Profits from the so-called Carnival of Cricket have yet to be finalised but the International Cricket Council are likely to receive pounds 17m while the ECB has between pounds 12m and pounds 13m to distribute among the counties, who may or may not be deserving recipients.

The ECB, bless them, came in for huge stick at various stages during the tournament and are not claiming that they got everything right. Peel, asked how many marks they might award themselves out of 100, thought they were "up there in the seventies".

The indisputable point was that it was good for the game here. For the first time cricket lovers with Asian roots turned out in great numbers to watch cricket. They supported Pakistan, India and Bangladesh and they did so with passion and vigour. It did not go unnoticed.

"One of the things we got wrong was probably in the handling of the announcements about people running on to the ground," said Peel. "There was probably a more laid-back way to do it and while there were safety aspects to consider we certainly didn't want to stop the custom of fans congregating on the ground at the end of matches.

"There are many things we have learned from the tournament and a major one of those concerns the support that there obviously is for the game among Asians. This has got to be encouraged and will be reflected in our five-year plan now being drawn up. We are aware of taking the game to inner cities and ethnic minorities."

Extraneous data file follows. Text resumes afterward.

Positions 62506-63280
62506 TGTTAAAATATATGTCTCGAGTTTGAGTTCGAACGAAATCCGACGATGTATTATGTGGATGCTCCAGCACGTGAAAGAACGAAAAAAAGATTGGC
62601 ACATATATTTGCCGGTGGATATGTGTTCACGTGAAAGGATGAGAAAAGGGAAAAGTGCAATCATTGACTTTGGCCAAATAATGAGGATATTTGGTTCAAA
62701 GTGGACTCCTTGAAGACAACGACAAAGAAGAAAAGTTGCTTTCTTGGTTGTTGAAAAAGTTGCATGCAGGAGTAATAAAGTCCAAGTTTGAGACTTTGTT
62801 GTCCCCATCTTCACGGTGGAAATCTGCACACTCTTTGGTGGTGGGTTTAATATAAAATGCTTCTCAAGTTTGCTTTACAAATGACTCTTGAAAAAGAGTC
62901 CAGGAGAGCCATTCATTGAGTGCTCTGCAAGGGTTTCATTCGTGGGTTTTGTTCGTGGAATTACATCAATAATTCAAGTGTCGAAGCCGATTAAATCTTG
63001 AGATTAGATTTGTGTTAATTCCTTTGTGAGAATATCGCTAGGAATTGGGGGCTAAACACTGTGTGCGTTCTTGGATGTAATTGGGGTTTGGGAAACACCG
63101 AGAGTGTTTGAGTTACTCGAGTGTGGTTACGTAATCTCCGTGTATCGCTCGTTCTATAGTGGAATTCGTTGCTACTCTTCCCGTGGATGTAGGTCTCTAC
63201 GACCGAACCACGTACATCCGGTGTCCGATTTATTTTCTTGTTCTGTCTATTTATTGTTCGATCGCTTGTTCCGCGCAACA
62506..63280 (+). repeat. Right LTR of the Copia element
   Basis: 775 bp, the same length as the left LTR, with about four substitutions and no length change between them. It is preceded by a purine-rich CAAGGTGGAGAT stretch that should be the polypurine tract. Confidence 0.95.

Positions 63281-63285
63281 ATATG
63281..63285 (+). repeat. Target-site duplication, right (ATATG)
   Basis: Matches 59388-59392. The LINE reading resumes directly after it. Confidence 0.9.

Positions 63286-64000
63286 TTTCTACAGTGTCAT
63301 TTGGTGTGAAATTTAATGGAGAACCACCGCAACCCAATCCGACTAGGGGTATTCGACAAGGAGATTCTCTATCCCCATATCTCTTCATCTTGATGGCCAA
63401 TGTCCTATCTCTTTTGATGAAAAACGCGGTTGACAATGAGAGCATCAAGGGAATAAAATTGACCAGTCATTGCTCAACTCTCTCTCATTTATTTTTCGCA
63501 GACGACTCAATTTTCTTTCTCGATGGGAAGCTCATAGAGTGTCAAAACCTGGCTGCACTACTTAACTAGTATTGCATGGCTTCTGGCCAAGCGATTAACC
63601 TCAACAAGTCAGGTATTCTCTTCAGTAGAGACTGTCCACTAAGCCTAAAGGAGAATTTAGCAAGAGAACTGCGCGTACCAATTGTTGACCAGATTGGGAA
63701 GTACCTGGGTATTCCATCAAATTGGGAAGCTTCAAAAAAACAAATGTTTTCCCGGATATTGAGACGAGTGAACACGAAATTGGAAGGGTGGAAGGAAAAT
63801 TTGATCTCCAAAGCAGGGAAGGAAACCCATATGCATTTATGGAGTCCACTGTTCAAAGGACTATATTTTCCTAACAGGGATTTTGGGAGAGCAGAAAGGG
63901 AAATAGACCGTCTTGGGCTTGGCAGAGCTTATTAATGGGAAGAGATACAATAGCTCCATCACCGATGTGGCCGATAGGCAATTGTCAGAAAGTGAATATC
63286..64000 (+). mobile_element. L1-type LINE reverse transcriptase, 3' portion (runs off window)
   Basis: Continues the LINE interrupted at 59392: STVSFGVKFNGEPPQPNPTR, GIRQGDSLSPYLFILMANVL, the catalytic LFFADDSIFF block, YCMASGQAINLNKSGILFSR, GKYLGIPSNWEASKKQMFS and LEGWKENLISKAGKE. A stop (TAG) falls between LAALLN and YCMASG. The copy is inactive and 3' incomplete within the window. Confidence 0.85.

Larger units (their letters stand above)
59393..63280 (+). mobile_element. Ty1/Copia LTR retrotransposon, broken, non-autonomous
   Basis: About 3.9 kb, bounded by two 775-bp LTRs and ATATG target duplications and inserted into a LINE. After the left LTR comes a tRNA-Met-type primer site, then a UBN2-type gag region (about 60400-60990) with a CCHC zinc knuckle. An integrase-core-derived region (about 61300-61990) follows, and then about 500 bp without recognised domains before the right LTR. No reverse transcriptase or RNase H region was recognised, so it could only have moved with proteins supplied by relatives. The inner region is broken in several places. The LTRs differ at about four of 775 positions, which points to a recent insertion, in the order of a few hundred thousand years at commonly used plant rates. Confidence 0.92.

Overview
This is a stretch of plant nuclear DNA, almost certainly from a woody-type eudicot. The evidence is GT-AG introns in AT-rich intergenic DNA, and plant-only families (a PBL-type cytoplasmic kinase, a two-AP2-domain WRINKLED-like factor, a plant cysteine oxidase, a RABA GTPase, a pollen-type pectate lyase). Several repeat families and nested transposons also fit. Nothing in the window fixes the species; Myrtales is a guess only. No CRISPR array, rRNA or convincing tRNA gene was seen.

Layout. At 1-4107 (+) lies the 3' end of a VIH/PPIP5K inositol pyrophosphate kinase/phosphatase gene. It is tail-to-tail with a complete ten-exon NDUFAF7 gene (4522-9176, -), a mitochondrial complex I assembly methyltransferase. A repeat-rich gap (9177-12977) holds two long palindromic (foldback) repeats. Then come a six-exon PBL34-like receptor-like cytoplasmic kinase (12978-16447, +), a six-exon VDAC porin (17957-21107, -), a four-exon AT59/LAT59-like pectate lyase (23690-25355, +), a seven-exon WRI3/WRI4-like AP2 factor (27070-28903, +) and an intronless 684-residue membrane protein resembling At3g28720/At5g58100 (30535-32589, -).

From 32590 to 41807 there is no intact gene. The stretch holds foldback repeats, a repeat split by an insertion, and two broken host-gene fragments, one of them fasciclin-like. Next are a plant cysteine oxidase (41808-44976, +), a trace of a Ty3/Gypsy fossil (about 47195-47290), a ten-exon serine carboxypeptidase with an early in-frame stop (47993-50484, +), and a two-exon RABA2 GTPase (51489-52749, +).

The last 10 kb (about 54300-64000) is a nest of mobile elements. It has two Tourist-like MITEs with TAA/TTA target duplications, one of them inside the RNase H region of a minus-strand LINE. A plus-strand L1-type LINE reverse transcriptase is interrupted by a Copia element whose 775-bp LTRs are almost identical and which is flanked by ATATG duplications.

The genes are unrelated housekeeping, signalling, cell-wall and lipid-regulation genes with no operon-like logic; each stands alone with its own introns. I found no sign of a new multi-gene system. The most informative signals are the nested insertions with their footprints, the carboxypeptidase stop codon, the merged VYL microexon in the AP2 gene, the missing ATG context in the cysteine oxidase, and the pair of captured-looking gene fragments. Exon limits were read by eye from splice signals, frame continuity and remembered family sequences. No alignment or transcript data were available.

Peel, like everybody else at Lord's, conceded that a tournament largely played in England's absence was hardly ideal. But it had still prospered, he said, and the game at large was prospering. This is a regular point of the ECB's and, if valid, it is so in spite of England's abysmal failures not because of their triumphs.

But their poker-faced approach could not prevent the tournament being fun. At times, it truly was possible to believe you were attending a carnival. The player of the event was Lance Klusener and he deserved his award which made it official. Not all the players expected to do well did so but it is still significant that most of those who eventually changed the course of matches were already known for such ability.

Australia were deserved winners but it should not be overlooked that their lesser players made lesser contributions. It was their stars who shone most brightly when it mattered. It is to the tournament's credit that the three best teams all reached the semi-finals and that the best outsiders made up the quartet.

It was not perfect and many of the counties who staged games in the commendable initiative to make sure the event was taken to all cricketing parts of the country should have tried harder. Perhaps it is something to do with England being uncomfortable in the role of host. But it was a long way from being disastrous. Long before the end it was a pyjama party you wanted to attend.

My World Cup dream team

Mark Waugh (Australia), Neil Johnson (Zimbabwe), Rahul Dravid (India), Sourav Ganguly (India), Steve Waugh (Australia), Inzamam ul-Haq (Pakistan), Moin Khan (Pakistan), Lance Klusener (South Africa), Shane Warne (Australia), Glenn McGrath (Australia), Shoaib Akhtar (Pakistan).